“Yes, but not easily. He is immortal, but each manifestation only exists as long as there is a mineral charge in need of it. If the meteorite crumbles so too does the Atlas, into smaller and smaller incarnations until he is too small to interact with.”
“Great, we’re fighting rocks,” R.B. grumbled with crossed arms. “What are we arming the ants with?”
“Rifles,” the golden Mygdenia answered flatly. “They don’t have the caliber to break apart rocks.”
“We’ll need explosives. There’s a supply of matches for the lantern. We could cut off all their heads and-”
“Wait! There’s more! What’s he doing with that nail?” They shoved their eyes back into the spyglasses. A few straggler Atlases were still drifting out of the open trunk, gravity barely applied as they tucked and rolled down to the grass, but past them Bragi Tarkower removed his scarf with one hand and held a long nail in the other.
The object was purest polished silver, clearly made by a master of metalwork more accustomed to wedding bands and diadems. A woman stepped up to assist the grandmaster of games, but she was too short to do anything until he got to his knees, setting his scarf under them to avoid dirtying his pant legs.
Out of her pocket came a small hammer. She took the nail from him, which looked longer and longer the more those watching realized the nature of its use. With the delicate but insistent hand of a surgeon, which she most likely was, the Swedish woman inserted the insistent and decidedly indelicate end of the nail into the base of Bragi’s right nostril.
She repositioned herself for her grim work, blocking the view of their spyglasses, but even from that distance they all heard the tapping. Even those without nerves and flesh cringed with the sound of each strike. She might as well have been John Henry driving in a railroad spike.
No one had reported what was being done to Humpty, but he was able to figure it out from the sound alone. Suspended in yolk fluid, every sound hit and resonated through his entire feeble body. He knew the vibrations of both metal and bone, and the peculiar tightrope act of their interactions. It reminded him of the always-risky procedure by which the eggty shell had a small hole carved out so a metal speaking and eating device could be installed in its place.
“Normally this is a sideshow act,” Humpty explained while the others had their hands over their mouths. “I believe it’s called the human blockhead stunt. The audience is led to believe the nail is being driven through bone and into the brain, but it’s actually just occupying the relatively empty nasal cavity.”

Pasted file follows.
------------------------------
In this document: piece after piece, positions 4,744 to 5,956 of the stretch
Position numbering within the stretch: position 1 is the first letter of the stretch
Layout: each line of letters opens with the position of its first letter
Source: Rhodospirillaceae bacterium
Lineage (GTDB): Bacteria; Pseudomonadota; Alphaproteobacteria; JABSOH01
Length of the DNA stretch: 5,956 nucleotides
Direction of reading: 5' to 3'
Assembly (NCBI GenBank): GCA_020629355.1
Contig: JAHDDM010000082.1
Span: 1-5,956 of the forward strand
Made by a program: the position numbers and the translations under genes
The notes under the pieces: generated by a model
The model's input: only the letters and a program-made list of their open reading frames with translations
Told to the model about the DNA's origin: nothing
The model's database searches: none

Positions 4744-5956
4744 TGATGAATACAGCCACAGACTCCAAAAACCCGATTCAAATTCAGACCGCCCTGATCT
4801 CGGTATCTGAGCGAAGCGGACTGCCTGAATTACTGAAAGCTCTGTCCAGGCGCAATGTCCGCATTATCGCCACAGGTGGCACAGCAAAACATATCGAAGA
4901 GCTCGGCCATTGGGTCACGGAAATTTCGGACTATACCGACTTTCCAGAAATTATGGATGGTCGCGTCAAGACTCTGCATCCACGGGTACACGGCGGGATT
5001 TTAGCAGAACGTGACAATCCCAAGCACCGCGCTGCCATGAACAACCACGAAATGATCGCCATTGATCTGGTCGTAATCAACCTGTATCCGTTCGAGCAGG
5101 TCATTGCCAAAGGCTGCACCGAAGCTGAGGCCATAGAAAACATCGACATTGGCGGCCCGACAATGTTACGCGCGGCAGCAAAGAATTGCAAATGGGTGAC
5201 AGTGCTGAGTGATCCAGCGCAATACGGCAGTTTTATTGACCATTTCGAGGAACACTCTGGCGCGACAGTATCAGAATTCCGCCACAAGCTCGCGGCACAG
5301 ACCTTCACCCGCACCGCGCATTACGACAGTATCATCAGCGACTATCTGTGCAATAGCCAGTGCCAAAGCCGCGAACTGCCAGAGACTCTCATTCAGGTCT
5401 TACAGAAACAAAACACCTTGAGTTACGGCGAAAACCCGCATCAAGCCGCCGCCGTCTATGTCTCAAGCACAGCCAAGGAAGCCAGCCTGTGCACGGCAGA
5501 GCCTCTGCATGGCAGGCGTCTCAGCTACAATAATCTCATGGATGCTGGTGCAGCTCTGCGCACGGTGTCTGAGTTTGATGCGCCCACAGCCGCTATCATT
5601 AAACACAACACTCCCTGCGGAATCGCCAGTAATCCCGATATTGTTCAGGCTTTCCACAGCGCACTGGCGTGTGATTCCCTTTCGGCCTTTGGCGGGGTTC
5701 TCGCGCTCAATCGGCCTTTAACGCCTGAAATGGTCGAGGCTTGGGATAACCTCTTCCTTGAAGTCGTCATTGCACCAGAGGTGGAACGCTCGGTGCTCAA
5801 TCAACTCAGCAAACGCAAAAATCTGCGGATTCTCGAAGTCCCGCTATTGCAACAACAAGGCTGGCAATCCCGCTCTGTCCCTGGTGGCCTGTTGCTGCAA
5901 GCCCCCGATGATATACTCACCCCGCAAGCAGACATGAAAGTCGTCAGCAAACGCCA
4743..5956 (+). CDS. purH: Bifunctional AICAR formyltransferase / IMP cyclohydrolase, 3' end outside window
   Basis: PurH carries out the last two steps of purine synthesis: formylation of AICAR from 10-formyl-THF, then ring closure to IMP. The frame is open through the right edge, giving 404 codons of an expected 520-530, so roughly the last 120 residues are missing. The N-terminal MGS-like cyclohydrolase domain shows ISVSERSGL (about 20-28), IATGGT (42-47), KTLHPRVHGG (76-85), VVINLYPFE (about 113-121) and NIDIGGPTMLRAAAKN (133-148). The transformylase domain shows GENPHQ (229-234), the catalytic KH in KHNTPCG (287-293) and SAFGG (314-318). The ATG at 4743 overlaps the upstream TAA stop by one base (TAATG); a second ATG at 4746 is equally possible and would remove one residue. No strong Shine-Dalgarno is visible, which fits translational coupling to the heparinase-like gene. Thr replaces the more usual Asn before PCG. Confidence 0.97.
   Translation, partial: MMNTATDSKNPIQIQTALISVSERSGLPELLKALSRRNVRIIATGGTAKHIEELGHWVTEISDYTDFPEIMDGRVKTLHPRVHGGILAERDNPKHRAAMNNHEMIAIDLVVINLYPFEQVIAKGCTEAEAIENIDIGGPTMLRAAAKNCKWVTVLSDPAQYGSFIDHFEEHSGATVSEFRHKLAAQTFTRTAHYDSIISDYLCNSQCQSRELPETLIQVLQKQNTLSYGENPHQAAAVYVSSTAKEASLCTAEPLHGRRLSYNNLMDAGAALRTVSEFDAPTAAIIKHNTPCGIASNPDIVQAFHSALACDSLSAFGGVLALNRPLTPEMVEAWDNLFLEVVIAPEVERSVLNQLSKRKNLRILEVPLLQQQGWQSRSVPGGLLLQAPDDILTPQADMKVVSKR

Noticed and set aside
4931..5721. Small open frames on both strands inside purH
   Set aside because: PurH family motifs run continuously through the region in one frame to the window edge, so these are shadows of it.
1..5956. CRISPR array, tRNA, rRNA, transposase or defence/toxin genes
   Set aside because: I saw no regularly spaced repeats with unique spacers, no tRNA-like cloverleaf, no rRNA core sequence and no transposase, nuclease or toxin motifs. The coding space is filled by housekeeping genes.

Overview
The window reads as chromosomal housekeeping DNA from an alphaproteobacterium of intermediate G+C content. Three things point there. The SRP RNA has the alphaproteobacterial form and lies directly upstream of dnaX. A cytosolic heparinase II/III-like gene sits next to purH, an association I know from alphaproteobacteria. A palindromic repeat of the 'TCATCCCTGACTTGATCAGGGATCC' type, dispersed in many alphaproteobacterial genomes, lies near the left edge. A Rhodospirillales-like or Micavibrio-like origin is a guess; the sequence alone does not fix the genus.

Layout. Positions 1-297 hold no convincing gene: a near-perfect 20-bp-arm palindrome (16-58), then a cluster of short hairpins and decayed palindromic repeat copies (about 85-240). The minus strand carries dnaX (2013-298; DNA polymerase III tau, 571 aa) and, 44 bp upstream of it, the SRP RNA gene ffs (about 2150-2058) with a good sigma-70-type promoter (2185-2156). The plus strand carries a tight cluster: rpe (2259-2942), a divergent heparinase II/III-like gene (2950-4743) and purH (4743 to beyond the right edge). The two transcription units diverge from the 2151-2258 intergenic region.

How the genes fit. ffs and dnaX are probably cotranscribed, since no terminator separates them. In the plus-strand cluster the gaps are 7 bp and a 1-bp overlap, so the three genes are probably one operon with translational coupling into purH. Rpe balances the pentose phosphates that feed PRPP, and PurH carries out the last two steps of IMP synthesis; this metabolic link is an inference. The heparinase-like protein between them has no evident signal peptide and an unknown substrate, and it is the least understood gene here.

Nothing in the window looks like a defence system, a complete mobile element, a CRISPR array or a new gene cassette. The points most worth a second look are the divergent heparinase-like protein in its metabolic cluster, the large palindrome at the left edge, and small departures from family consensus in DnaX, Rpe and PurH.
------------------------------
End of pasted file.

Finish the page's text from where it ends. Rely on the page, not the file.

“Why in Lemuel’s name is he doing it here?” Gumbonero growled. “It’s making me sick.” None of them had to speculate, because as soon as the hammering stopped the doctor stepped aside and they witnessed the outcome of the procedure.
Bragi’s hands hit the grass at the edge of the battle board. He rolled his head around his neck, tilted it, and began slapping one ear. Out of the nostril that wasn’t occupied came several figures, vaguely human, equal in size to a micrometeorite Atlas. Gravity applied to them in full, so some of them swung off the head of the nail in order to aim their landing.
What they were was not a mystery to Minimil; only one sort of tiny being came out of a human’s head: homunculi. Homunculi, in the form of shoulder angels and shoulder devils, had been the ones to found the country after all. They were the most common sort, as their function required them to leave the head and appeal to their host on various moral quandaries.
But a homunculus was just a personification of one or more faculties of the larger mind. Anything in their personality, imagination, or memory could become a homunculus if a head injury forced it out the ear, or as they were now forced to accept, the proboscis. What exactly the ten that tumbled out of Tarkower’s snout embodied wasn’t immediately clear, but the majority of them bore an exact copy of the man’s attire and face.
“He just produced homunculi at will,” Snaps marveled, “where previously it’s only been done as a result of accidental trauma. How? How is such a thing possible?”
“Sneezing!” Formaldeheidi said suddenly, as if she was about to perform one herself. Her newt tail flicked behind her excitedly. “Sneezing is a lot like hitting your head. There’s whiplash. He probably practiced sneezing, until he learned just the right way to do it, to get something other than snot.”
“Something like that might store the resulting homunculi in the nasal cavity,” Humpty guessed.
“Which is then turned into a doorway by the blockhead procedure,” Felicity concluded. “Disgustingly brilliant.”
“They will not be as strong of fighters as the Atlases, so why bother?” Hans asked.